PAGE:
As I've read more about Surratt, I can understand why the Vikings made this pick. Having voluntarily converted from quarterback to linebacker prior to his junior season, there's reason to believe his best football might still be in front of him. Surratt is an outstanding athlete, which is why he was able to stuff the stat sheet and make two straight All-ACC first teams immediately after making a position switch that seems like it should've been remarkably difficult.
Spielman and Stephenson harped on Surratt's instincts and intelligence in addition to his explosiveness and play-making skills. With his abilities in coverage, as a blitzer (he had 12.5 sacks in 24 career games at LB), and in pursuit of ballcarriers, they don't think he looks like someone who has only been playing the position for a couple of years. Surratt fits the mold of linebacker that they're looking for, with a physical profile and game that is somewhat reminiscent of Eric Wilson. He'll compete with Nick Vigil and Troy Dye for defensive snaps as a rookie while also playing on special teams while he develops.
Still, I'd be lying if I said I wasn't skeptical about this pick. Surratt is already 24 years old, which makes me wonder how much upside is really there. He's undersized for the position and struggles against the run as a result of his inability to get off of blocks and wrap up as a tackler. In that sense, he definitely sounds like Wilson, the ex-Vikings LB who was originally a UDFA.
If Minnesota wanted someone to possibly take over Anthony Barr's every-down role when the veteran likely departs next spring, I think they should've gone with LSU's Jabril Cox or Ohio State's Baron Browning, both of whom have more experience and slightly bigger builds. Maybe Surratt turns out to be excellent, but this one was the biggest head-scratcher of the evening for me.
G Wyatt Davis, Ohio State (No. 86 overall)
Much to the delight of their fanbase, the Vikings drafted a guard with a top-100 pick. And not just any guard, but a two-time first team All-American who many expected to be drafted in the second round. Davis was 53rd on the consensus board, making him the best value of the day for the Vikings according to analyst projections. He and Minnesota have long been a popular match in mock drafts, and now Davis will officially be wearing purple and gold this fall.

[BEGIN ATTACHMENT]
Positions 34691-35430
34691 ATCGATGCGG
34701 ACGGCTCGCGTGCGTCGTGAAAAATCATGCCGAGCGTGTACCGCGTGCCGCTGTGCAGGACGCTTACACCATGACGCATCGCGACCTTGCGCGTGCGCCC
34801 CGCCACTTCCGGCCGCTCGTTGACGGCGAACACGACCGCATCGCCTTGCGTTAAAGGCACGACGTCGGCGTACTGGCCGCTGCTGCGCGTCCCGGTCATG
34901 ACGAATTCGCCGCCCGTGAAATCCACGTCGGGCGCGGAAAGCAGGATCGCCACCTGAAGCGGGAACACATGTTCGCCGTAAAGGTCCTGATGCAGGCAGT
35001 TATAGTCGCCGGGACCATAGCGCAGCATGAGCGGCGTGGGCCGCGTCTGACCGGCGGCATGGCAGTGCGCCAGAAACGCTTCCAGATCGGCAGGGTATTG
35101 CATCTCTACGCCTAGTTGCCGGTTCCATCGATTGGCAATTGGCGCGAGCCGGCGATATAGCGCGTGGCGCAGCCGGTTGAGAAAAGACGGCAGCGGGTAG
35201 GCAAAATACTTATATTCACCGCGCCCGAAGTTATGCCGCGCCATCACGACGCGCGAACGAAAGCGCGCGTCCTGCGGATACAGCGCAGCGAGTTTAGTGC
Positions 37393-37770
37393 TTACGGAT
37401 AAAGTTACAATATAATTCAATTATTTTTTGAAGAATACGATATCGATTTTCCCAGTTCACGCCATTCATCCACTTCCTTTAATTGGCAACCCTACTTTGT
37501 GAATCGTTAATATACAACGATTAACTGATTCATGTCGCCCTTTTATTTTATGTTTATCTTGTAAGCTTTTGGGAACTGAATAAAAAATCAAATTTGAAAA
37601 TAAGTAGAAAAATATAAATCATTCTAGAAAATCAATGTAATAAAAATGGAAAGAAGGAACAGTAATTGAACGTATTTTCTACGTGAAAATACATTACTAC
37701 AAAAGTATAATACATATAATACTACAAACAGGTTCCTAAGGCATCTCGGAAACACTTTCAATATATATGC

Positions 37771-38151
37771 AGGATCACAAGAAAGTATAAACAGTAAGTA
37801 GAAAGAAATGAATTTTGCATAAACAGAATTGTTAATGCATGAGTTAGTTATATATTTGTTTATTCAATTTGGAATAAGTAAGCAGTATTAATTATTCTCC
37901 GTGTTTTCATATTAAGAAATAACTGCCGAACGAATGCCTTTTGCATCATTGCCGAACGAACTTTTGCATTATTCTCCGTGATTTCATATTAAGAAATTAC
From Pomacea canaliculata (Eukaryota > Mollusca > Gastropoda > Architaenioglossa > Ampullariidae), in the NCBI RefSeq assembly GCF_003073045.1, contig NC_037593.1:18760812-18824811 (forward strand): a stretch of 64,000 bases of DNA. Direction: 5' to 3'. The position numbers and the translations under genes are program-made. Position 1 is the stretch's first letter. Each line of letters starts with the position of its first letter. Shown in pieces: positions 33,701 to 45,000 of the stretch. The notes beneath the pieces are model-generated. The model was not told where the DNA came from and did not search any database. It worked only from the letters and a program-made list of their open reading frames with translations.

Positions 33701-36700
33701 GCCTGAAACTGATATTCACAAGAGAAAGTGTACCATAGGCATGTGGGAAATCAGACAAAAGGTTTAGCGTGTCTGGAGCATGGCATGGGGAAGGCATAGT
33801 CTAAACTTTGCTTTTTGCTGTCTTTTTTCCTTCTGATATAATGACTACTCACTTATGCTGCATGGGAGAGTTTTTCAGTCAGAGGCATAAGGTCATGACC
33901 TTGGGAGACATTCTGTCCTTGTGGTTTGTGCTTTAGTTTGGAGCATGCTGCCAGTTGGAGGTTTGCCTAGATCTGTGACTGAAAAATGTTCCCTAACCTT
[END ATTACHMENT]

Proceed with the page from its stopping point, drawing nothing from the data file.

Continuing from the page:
Much like the Darrisaw pick one night earlier, this selection was part of a directive from head coach Mike Zimmer to get bigger on the offensive line. He doesn't just want athletic guys who can operate the zone blocking scheme, he knows the Vikings need some strength in pass protection as well. Spielman and Zimmer feel like Darrisaw brings an excellent combination of those two things, and they share that same sentiment about Davis.
The Ohio State product is simply fantastic as a one-on-one pass blocker. He plays with great balance and power and finishes plays with tenacity. Davis also has the awareness to recognize stunts and quickly adjust to keep the pocket clean. And of course, he wouldn't have been picked by the Vikings if he didn't have the mobility to make reach blocks and climb to the second level.
I don't have a whole lot more to say about this pick. Davis presumably fell due to some medical concerns with his knee, which gave the Vikings the opportunity to pounce and receive incredible value in the middle of the third round. I fully expect him to beat out Mason Cole in camp, start at guard for Minnesota right away, and provide a significant immediate upgrade from Dakota Dozier. Down the line, I think he has a chance to make multiple Pro Bowls.
This was a no-brainer pick.
DE Patrick Jones II, Pittsburgh (No. 90 overall)
Last but not least, the Vikings rounded out their night by giving Andre Patterson the team's earliest edge rusher draft pick since Danielle Hunter went at No. 88 overall in 2015. Jones is no Hunter (who is?), but he fits into the same general category along with 2020 fourth-rounder D.J. Wonnum as a long, athletic DE with an enticing ceiling if he can put it all together.
The positional choice here makes a lot of sense. The Vikings desperately needed another edge rusher to compete with Wonnum and Stephen Weatherly opposite Hunter, who missed all of last season with a neck injury. I thought they might take a DE even earlier than this, but it clearly was something they wanted to prioritize before the day was over.
Jones had more consistent production in college than either Hunter or Wonnum, with 8.5 sacks and four forced fumbles as a junior in 2019 and nine more sacks last season. He already has an impressive arsenal of pass rushing moves, which are an effective complement to his strong initial get-off and high motor. Jones has a prototypical frame for the position, which is a big selling point for him. However, he's not the bendiest player around the corner. Jones also needs to add strength in both his upper and lower body to maximize his bull rush and hold up against the run.
There were a couple edge rushers available here that were rated higher by the consensus board, most notably Oklahoma's Ronnie Perkins and Jones's Pitt teammate Rashad Weaver, but Jones was the highest player on the Vikings' board, and that's all that matters when decisions are being made.
I'm not exactly sold on this pick right now, although I don't dislike it by any means. I just think there may have been better options out there. I'm willing to give Patterson and the Vikings' scouting department the benefit of the doubt when it comes to defensive ends, so we'll just have to wait and see how Jones pans out (and if Wonnum takes a leap in year two, for that matter). I like the choice to take a DE here and think Jones's frame and college production suggest he could play a large role as a rookie.